A virtual server, a virtual machine (VM), and an instance are different names for a collection of virtual computing and disk resources, a guest operating system, and its applications.
- Fewer physical servers are needed to run the applications you need because you can host multiple isolated virtual machines on a single server. Thanks to virtualization, we are moving away from the approach – one physical server = one application. The number of isolated applications independent of each other is increasing without additional hardware.
- Combining several physical servers into a pool of virtualized resources allows you to balance their load. The hardware is evenly loaded; there is no situation when one server is overloaded, and the other is idle. Running virtual machines can switch from loaded servers to less loaded ones. At the same time, the uninterrupted operation of the system also increases: the failure of one server in the cluster does not lead to the shutdown of applications; the load on other servers increases proportionally.
- Scaling IT systems without virtualization most often means purchasing or decommissioning additional servers and moving applications to servers of a different capacity. When scaling a virtual IT infrastructure, you can add virtual machines in an amount that allows the capacity of physical servers and change the capacity of already running VMs. When the capabilities of real servers are exhausted, new ones are added to the pool of virtualized physical resources: they buy more hardware. At the same time, scaling occurs without delay for application migration (downtime) – the pool of physical resources available to virtual machines increases immediately.
How Did You Move From Virtualization To Cloud Technologies?
Virtualization has become the basis for the emergence of cloud computing – a new way of consuming computing resources in which the provider of resources and their user participate. The IT department acts as a “provider,” and everyone else acts as a user in a private cloud.
Under this model, public cloud providers lease resources to users for a specific time; users usually pay only for the time of use (pay-as-you-go payment model). In private corporate clouds, company divisions and various services can reserve resources from a shared pool in the same way, only without actual payment.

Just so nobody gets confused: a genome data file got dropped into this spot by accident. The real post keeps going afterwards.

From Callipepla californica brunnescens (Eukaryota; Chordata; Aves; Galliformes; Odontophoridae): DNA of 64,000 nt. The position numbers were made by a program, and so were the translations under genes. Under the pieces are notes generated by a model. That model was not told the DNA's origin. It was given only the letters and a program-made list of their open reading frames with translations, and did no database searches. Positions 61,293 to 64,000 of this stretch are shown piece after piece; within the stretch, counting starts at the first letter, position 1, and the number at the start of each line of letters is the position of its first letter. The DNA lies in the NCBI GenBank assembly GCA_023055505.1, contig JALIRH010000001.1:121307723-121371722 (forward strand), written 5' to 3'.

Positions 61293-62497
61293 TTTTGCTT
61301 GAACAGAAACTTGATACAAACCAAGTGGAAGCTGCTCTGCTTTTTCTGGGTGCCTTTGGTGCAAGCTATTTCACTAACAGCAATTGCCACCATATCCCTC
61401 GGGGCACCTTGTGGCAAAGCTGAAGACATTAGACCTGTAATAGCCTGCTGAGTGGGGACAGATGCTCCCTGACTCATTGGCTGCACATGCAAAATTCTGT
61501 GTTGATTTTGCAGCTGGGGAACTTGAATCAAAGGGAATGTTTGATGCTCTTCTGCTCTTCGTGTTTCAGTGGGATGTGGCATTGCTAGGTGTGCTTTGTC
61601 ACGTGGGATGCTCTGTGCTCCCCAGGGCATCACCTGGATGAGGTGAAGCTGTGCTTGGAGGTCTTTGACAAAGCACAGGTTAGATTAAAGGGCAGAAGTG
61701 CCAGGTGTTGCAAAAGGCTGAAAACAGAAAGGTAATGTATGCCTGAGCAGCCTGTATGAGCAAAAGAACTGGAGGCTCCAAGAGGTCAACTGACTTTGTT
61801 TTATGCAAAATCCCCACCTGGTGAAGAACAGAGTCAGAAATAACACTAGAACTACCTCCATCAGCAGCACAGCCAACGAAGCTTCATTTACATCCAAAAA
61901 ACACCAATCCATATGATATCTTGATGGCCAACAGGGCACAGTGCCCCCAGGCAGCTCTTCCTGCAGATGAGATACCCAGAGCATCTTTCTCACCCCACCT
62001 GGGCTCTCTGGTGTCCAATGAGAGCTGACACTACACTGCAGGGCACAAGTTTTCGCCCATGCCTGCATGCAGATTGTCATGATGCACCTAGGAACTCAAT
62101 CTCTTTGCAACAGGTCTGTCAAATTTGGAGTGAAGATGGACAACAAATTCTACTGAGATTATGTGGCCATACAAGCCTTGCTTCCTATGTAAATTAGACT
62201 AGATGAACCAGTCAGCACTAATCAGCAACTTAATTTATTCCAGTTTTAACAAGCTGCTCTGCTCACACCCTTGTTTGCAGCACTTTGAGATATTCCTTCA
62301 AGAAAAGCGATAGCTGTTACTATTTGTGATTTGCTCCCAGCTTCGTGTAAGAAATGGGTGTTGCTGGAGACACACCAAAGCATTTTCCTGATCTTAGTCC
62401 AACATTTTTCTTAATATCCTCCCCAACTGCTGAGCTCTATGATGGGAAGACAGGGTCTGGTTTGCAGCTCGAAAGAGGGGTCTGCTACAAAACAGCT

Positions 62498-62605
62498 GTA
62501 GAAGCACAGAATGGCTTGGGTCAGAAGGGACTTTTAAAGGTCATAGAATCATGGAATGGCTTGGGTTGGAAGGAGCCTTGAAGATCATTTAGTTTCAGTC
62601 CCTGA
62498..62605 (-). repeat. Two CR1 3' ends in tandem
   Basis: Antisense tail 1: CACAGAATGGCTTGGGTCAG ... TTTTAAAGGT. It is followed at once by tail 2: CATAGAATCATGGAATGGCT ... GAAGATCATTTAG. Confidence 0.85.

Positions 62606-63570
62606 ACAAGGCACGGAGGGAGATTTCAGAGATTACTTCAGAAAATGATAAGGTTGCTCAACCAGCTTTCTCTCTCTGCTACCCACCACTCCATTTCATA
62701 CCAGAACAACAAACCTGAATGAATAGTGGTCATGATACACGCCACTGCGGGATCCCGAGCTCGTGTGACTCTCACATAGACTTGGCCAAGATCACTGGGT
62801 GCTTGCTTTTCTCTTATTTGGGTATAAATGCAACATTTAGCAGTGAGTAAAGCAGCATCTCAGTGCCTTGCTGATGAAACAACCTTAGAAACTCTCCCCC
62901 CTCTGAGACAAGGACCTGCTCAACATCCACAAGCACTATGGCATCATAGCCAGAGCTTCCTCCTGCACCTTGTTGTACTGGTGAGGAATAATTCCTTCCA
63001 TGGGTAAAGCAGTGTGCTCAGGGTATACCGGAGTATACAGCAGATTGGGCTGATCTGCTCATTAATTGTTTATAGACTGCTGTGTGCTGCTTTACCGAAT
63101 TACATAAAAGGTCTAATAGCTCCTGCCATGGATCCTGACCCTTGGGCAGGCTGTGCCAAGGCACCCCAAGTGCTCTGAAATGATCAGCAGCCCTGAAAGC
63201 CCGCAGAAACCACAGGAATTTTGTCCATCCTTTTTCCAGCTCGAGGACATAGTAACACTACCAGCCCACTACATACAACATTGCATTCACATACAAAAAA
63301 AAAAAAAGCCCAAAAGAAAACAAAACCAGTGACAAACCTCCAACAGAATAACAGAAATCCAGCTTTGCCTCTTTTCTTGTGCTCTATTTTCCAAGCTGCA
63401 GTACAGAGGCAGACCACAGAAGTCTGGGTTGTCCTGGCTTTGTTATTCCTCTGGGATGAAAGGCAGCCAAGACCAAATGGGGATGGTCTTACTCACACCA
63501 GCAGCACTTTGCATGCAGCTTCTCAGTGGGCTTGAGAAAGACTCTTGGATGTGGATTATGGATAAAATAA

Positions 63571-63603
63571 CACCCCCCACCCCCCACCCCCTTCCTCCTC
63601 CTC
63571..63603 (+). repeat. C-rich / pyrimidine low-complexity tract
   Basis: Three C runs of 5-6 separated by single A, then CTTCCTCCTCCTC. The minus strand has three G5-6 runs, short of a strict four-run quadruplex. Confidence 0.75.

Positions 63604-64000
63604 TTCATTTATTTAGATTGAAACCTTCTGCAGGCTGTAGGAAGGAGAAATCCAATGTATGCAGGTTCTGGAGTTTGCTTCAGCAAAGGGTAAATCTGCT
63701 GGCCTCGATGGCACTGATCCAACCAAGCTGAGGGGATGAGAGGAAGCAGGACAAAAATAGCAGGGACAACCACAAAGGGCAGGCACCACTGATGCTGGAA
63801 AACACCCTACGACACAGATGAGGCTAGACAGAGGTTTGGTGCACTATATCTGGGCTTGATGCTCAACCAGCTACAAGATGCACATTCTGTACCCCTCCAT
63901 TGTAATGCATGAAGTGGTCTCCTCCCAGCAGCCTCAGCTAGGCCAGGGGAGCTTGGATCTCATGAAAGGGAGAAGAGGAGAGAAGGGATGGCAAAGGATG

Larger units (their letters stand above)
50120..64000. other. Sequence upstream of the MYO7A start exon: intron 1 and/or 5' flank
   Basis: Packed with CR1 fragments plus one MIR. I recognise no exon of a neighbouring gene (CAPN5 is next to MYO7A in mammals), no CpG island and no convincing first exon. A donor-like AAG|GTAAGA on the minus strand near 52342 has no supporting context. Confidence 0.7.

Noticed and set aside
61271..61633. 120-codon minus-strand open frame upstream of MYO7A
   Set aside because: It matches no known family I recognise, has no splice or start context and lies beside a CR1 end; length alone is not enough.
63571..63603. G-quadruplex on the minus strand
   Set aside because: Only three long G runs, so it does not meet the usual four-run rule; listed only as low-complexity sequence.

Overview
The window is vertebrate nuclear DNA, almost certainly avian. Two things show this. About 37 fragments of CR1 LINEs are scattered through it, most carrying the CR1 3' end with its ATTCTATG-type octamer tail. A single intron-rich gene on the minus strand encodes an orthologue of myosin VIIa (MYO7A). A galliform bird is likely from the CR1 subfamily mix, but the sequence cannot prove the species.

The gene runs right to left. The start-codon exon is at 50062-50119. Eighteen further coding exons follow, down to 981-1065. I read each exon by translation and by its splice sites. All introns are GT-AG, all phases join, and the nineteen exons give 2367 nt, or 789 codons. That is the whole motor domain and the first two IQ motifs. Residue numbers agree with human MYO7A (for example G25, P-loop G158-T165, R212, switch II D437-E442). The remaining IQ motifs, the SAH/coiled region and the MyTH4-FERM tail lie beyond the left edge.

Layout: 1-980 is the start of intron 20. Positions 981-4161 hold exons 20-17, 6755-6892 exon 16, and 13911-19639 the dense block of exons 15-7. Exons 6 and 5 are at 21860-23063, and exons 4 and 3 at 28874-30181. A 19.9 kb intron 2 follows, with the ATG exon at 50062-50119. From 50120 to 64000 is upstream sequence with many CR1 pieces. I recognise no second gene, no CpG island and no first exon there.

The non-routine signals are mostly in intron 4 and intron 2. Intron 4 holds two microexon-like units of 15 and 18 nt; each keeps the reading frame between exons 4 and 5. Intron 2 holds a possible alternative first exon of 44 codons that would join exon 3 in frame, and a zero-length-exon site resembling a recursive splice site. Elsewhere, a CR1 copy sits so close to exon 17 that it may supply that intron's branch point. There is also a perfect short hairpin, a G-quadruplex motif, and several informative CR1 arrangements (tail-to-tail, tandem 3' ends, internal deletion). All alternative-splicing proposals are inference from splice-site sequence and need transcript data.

The word “cloud” itself refers to a pool of virtualized resources provided to the consumer by the provider for use.
For the technical organization of the cloud, above the hypervisor and under the set of virtual machines, they have special software (a cloud platform, such as OpenStack), abstracting the VM not only from the hardware but also from the hypervisors.
This allows you to share different hypervisors in one IT infrastructure, which are usually incompatible with each other. And also combine all virtual resources into a single pool with a centralized interface for management, distribution, and control.
It turns out that virtualization is a bridge to the transition to the clouds. And cloud platforms open up new opportunities for using virtual IT infrastructure. For example, you can organize access to resources for multiple users, host isolated projects on different hypervisors, and combine different hypervisors under common control. This is the task of the provider.
Cloud platforms help companies flexibly manage their IT infrastructure and scale it instantly. At the user’s request, as many resources as needed by the company’s applications are allocated. This allows you to maintain uninterrupted operation even under changing loads.